- Pinsky and Forgetting
Like you and me, Robert Pinsky is scared by the destructions of time. Everything we’ve cared about is dissolving—and we let it happen! No, wait—it has to happen—time equals change equals loss—but we still seem guilty—because we forget, we let go. . . . Yet also many of us (including most poets, arguably all poets) scheme to counteract the passage of time or at least to hang on heroically to traces, traces. . . . But the keepable traces are not the original realities, and anyway they amount to one percent of one percent of one percent of what you cared about.
Pinsky’s poem “The Garden” (History of My Heart, 1984) is one of his efforts to acknowledge the inescapability of letting go. Persons known long ago—and even not so long ago—are led into a shady garden in the mind:
And like statuary of dark metal
Or pale stone around the pond, the living and the dead, Young and old, gather where they are brought: some nameless; Some victims and some brazen conquerors; the shamed and the haunters;
The harrowed; the cherished; the banished—or mere background figures, Old men from a bench, girl with glasses from school—all brought beyond Even memory’s noises and rages, here in the quiet garden.
Although “the cherished” comprise only one of the many categories cited there, the whole poem is shadowed by the sense that as you live [End Page 388] your life, you cherish the perceiving self who notices various other persons, and to lose so many individuals who once focused your attention is to lose some of your life, some of your self. This losing is involuntary—and necessary for sanity (since your mind can’t function if it tries to retain every impression in accessible files). If so, then obsessing about this losing tilts toward neurosis, perhaps. Robert Pinsky’s poetry has helped me think about this, again and again, in poems that I’ve wanted never to forget.
Memory and forgetting are adversaries in an endless contest that forgetting is always winning, by monstrous margins, though memory keeps achieving tiny brief local victories.
Throughout his career Pinsky has wanted to be a poet of heroic unsurrendering memory—not just memory of one’s own personal life, which is the terrain of innumerable good and bad autobiographical poets, but memory of the story of a community, a society, a culture, and even of our entire species. The ambition is consciously superhuman, pressing beyond the capacity of any individual mind—as Walt Whitman had to forget and realize and re-forget and re-realize throughout his decades of adding to Leaves of Grass, that giant work that ultimately could not escape being finite. Like Whitman, though with more ironic coolness than Whitman could tolerate, Pinsky has felt that the effort to see everything, to register everything insightfully, while guaranteed (from a rational vantage point) to fail, is nevertheless a beneficial and needful effort, an effort that may bring to readers some kinds of understanding and relief not provided by poetry that stays within one individual’s experience.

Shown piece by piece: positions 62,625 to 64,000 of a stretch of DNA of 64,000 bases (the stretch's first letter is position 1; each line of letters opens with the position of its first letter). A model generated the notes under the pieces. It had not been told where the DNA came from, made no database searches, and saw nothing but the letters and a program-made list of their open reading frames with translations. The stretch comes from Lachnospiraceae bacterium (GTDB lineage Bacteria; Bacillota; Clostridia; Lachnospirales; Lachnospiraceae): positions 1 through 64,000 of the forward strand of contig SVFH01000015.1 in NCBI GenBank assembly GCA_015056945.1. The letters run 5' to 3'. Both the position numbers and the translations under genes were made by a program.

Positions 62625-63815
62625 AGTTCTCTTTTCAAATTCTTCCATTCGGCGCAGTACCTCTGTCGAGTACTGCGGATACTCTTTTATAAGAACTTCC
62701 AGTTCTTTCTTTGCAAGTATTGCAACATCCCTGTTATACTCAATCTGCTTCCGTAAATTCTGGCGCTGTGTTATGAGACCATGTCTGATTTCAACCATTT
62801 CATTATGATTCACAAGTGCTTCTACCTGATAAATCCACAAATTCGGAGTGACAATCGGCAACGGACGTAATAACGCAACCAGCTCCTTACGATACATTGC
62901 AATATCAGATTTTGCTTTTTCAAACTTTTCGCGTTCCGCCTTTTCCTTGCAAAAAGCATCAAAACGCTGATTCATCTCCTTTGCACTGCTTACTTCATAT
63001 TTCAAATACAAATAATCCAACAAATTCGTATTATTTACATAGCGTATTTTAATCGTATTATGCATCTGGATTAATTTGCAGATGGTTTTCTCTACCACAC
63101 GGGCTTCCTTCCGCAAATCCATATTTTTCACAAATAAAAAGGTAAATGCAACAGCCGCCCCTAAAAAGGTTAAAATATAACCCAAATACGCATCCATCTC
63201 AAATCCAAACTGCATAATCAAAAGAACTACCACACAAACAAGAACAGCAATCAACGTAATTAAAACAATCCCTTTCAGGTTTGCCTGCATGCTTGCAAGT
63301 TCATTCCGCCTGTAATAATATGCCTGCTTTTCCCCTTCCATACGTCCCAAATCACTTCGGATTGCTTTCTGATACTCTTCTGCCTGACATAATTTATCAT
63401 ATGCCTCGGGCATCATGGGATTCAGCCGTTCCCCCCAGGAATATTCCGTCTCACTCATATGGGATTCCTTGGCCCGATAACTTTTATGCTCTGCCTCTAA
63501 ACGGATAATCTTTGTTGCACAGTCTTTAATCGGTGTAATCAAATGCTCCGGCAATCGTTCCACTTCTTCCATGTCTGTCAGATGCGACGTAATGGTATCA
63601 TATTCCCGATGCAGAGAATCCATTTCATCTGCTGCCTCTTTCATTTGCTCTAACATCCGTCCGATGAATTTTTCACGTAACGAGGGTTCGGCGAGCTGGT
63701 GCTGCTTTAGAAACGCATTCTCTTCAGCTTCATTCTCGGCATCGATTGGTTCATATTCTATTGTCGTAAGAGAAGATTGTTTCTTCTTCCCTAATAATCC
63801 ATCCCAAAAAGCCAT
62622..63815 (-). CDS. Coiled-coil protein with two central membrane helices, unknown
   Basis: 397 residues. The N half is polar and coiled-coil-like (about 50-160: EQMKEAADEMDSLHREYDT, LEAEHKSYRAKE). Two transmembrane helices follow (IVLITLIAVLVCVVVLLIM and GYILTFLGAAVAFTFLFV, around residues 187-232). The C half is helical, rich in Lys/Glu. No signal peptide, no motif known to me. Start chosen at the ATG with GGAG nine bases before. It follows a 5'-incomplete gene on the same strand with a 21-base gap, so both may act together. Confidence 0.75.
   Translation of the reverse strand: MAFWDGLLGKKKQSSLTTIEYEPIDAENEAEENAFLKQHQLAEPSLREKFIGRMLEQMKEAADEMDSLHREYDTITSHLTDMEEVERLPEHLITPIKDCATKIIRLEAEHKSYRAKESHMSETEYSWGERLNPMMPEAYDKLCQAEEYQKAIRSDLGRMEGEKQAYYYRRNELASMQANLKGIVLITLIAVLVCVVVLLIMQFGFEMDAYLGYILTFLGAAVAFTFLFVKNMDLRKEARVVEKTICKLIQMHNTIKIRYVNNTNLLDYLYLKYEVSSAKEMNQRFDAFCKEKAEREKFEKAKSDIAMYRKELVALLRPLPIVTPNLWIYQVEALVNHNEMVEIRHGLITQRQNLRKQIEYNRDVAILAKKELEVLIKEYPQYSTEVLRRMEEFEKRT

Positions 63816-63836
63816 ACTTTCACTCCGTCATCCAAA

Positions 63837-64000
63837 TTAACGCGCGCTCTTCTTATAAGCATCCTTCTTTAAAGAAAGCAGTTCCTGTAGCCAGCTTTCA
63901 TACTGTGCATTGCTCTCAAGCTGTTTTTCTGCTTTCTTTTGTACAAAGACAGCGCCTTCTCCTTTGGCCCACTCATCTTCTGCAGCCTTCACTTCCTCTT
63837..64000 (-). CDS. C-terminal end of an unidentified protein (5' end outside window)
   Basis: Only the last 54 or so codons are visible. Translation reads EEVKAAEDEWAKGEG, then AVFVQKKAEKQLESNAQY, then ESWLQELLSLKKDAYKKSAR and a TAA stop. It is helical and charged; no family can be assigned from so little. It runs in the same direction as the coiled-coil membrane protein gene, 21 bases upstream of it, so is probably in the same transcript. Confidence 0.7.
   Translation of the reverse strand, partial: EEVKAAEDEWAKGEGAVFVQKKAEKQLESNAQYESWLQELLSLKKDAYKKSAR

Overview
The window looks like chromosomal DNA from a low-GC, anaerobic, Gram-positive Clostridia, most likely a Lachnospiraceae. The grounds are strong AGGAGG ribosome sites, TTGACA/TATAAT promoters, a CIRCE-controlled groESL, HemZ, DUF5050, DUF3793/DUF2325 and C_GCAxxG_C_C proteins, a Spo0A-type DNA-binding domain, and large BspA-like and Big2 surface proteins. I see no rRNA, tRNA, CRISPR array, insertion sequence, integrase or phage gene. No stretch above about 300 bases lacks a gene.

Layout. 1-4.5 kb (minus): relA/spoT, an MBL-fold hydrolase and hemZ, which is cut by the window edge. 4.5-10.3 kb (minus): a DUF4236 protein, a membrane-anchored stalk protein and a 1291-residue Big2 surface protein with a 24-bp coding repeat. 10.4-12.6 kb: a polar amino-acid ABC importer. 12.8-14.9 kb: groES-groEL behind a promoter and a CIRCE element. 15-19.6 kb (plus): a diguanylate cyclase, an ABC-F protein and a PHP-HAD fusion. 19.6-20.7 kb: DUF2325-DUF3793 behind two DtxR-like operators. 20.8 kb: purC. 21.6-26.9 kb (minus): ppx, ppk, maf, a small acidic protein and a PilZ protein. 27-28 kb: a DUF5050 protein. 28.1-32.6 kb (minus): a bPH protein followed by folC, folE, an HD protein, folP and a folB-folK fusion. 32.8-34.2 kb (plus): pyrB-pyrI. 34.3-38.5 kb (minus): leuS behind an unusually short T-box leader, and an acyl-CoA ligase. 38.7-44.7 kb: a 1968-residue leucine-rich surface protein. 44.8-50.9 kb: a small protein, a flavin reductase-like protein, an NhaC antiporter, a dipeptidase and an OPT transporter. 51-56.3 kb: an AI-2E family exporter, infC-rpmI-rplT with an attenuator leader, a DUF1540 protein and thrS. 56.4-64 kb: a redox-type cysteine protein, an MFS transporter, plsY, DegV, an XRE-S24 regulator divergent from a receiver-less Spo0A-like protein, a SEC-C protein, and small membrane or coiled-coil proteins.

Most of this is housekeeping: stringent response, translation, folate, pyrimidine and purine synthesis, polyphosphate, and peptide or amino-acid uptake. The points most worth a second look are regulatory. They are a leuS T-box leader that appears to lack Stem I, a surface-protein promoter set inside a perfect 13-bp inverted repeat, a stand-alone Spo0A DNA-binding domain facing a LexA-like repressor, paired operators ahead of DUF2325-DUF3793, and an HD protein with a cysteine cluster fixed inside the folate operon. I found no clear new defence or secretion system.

Sustaining this godlike synoptic project through many poems requires (though it need not mushroom into Pound-like madness) a brazen, brash confidence; this spirit is floridly charming in Whitman (for those of us who love him), and is charming in a cooler, less ingratiating way in Pinsky. Whitman, when he was “afoot with his vision,” felt beamingly sure of his huge power to see and appreciate. Pinsky [End Page 389] may often have felt something like that sense of power, but in him it is always shadowed by awareness of the foolish hubris into which any visionary is apt to slide. In Pinsky there is a deep and central desire to be nobody’s fool, including a desire not to be duped by the seeming authority of his own connective evocations of patterns in human experience. So the crucial energy in many—maybe most—of Pinsky’s poems flows from the tension between the craving for transpersonal or suprapersonal seeing and the awareness of ways in which that seeing may be mistaken and will...